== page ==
Copyright 1996 by Paul Robert Magocsi and Carpatho-Rusyn American, Vol. XIX, No. 1. Spring 1996 - all rights reserved
This is the fourth part of a general introductory article on aull aspects of Carpatho-Rusyn life which we began in the Summer 1995 issue of the Carpatho-Rusyn American (Vol. XVIII, No. 2). Considering the enormous changes that have taken place in the European homeland during the past few years, we feel it appropriute to provide our readers with new and updated information. -Editor
The sixteenth century began a period of transformation in the socioeconomic and religious life of Carpatho-Rusyns. North of the mountains, Polish landlords expanded their estates into the Lemko Region where the local Rusyn peasant population became enserfed. This meant that landlords steadily acquired control over all aspects of a peasant's life, including the amount of work a peasant family had to perform on the landlord's estate, the amount of taxes a peasant household had to pay, even when and to whom peasants could marry. In order to ensure that these duties were fulfilled, Rusyn peasants were forbidden to leave their property, even temporarily, without the permission of the landlord. In effect, the serf became legally tied to the land.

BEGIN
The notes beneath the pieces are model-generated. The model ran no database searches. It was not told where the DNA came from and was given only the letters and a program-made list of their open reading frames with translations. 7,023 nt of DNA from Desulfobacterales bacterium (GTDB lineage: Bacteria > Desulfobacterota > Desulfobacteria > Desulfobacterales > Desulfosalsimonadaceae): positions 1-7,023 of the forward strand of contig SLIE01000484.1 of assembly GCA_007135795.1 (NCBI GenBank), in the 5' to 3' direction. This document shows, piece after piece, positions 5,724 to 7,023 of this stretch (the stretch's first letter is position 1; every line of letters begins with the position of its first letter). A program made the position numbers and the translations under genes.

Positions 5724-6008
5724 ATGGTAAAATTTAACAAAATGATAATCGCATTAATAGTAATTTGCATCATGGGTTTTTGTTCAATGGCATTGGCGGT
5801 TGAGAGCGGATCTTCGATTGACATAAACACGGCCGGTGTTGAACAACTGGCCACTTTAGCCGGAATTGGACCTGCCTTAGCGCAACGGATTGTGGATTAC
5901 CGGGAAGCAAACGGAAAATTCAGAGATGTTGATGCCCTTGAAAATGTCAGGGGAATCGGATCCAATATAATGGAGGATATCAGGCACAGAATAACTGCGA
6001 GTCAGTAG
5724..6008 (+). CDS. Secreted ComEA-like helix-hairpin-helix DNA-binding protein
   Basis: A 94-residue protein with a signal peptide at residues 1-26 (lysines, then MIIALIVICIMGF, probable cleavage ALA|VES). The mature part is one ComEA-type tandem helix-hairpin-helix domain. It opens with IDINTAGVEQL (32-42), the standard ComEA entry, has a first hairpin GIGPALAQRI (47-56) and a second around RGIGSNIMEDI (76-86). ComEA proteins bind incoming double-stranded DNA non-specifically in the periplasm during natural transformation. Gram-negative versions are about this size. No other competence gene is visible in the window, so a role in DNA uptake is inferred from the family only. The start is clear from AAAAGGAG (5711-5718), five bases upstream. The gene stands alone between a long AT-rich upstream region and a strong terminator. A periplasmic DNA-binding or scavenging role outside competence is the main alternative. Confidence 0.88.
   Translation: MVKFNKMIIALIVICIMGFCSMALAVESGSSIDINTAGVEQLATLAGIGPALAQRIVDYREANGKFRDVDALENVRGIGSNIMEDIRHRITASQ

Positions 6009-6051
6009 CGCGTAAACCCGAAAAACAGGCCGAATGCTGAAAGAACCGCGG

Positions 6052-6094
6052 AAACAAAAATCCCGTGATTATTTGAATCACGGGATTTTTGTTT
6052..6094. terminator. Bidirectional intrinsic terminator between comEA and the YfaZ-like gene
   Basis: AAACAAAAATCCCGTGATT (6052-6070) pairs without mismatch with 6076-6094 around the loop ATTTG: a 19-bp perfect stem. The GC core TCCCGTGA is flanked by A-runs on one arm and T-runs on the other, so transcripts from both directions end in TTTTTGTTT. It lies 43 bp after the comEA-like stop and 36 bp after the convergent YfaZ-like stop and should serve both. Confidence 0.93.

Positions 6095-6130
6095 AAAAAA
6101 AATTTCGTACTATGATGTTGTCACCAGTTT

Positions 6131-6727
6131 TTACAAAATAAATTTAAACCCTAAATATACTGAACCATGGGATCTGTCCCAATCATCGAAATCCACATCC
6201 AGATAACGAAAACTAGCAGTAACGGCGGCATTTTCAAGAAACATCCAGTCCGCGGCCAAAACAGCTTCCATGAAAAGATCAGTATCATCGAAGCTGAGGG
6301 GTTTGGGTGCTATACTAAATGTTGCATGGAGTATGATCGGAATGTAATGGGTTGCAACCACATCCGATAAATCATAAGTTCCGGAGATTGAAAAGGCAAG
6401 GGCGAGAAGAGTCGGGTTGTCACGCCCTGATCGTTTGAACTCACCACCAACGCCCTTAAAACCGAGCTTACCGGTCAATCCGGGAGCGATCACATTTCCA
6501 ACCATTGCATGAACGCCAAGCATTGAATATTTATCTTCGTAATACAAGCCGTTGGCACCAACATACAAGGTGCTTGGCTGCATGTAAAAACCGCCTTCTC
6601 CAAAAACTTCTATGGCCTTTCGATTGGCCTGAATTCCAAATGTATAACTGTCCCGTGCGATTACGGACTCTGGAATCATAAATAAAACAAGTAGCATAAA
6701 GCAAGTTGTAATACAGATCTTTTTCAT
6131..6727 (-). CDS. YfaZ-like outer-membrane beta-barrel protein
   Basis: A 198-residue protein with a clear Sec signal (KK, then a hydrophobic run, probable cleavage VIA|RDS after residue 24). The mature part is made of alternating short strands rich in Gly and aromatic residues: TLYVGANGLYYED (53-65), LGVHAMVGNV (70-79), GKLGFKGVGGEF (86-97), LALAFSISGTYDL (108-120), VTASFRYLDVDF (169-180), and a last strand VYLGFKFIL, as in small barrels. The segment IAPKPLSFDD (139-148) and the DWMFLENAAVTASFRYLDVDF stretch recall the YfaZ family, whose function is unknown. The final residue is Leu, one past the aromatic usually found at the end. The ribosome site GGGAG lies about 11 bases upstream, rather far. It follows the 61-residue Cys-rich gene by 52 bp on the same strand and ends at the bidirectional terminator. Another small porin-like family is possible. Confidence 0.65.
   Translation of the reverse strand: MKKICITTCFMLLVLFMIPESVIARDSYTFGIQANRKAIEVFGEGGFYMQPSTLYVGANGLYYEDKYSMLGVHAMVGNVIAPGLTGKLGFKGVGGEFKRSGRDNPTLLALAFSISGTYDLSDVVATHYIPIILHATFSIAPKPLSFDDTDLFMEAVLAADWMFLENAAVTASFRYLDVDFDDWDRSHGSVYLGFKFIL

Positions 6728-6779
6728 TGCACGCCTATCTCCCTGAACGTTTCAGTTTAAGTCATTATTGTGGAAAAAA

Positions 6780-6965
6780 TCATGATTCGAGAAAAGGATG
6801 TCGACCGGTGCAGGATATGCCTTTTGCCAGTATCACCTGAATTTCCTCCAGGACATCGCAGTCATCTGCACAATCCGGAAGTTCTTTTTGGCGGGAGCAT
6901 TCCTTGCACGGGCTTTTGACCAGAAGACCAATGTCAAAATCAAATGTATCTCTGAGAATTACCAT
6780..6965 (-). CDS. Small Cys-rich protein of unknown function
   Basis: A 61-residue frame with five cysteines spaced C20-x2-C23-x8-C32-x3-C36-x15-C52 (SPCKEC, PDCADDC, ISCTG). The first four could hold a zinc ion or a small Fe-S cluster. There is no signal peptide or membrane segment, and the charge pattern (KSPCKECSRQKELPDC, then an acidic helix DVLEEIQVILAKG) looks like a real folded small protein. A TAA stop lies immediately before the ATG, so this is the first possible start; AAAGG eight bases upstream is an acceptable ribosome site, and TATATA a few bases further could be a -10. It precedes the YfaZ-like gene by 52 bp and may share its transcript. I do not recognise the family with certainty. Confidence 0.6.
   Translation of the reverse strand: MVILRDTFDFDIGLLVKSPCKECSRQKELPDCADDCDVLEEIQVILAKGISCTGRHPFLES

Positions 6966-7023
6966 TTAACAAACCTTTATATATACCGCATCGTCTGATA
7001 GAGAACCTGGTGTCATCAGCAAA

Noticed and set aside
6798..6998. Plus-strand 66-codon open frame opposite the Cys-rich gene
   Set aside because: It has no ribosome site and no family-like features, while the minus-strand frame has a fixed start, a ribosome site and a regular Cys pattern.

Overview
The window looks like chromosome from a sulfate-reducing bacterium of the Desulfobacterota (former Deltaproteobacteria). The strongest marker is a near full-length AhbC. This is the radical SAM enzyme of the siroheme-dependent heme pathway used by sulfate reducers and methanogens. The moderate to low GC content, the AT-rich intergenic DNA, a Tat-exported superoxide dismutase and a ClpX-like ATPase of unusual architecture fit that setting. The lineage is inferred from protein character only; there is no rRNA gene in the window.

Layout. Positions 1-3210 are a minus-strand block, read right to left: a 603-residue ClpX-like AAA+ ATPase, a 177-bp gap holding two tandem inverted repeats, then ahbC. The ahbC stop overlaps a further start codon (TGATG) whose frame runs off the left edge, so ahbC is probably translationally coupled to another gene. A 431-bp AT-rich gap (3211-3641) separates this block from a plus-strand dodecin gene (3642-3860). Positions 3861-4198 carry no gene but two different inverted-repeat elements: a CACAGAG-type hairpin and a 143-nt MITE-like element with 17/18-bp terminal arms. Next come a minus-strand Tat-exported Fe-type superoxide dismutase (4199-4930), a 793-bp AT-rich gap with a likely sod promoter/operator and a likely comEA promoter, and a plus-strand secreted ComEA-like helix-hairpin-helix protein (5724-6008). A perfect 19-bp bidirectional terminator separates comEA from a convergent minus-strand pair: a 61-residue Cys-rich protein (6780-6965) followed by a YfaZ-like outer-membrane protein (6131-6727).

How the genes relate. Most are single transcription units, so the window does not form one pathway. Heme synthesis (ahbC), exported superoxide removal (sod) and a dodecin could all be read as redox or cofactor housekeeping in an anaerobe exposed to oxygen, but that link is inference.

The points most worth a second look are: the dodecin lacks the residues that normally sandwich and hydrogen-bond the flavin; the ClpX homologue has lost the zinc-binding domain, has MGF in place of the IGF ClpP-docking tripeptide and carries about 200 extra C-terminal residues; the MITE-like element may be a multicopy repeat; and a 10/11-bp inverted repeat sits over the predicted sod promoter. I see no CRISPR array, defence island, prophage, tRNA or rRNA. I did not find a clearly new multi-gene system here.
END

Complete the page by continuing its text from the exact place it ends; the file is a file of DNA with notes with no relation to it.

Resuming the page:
South of the mountains the Hungarian government also passed laws (1514) that established serfdom in the countryside. Those laws were for some tirne not enforceable, however. This is because Hungary was invaded by the Ottoman Turks, who annihilated the Hungarian army in 1526, and who within a few decades came to control nearly three-quarters of the country. For nearly the next two centuries all that remained of Hungary was a small strip of territory under Habsburg Austria (primarily what is today Slovakia and part of Croatia) and the semi-independent principality of Transylvania (present-day central Romania) in the east. The Catholic Habsburgs spent as much time fighting their rivals for control of Hungary -the Protestant princes of Transylvania- as they did the Ottoman Turks.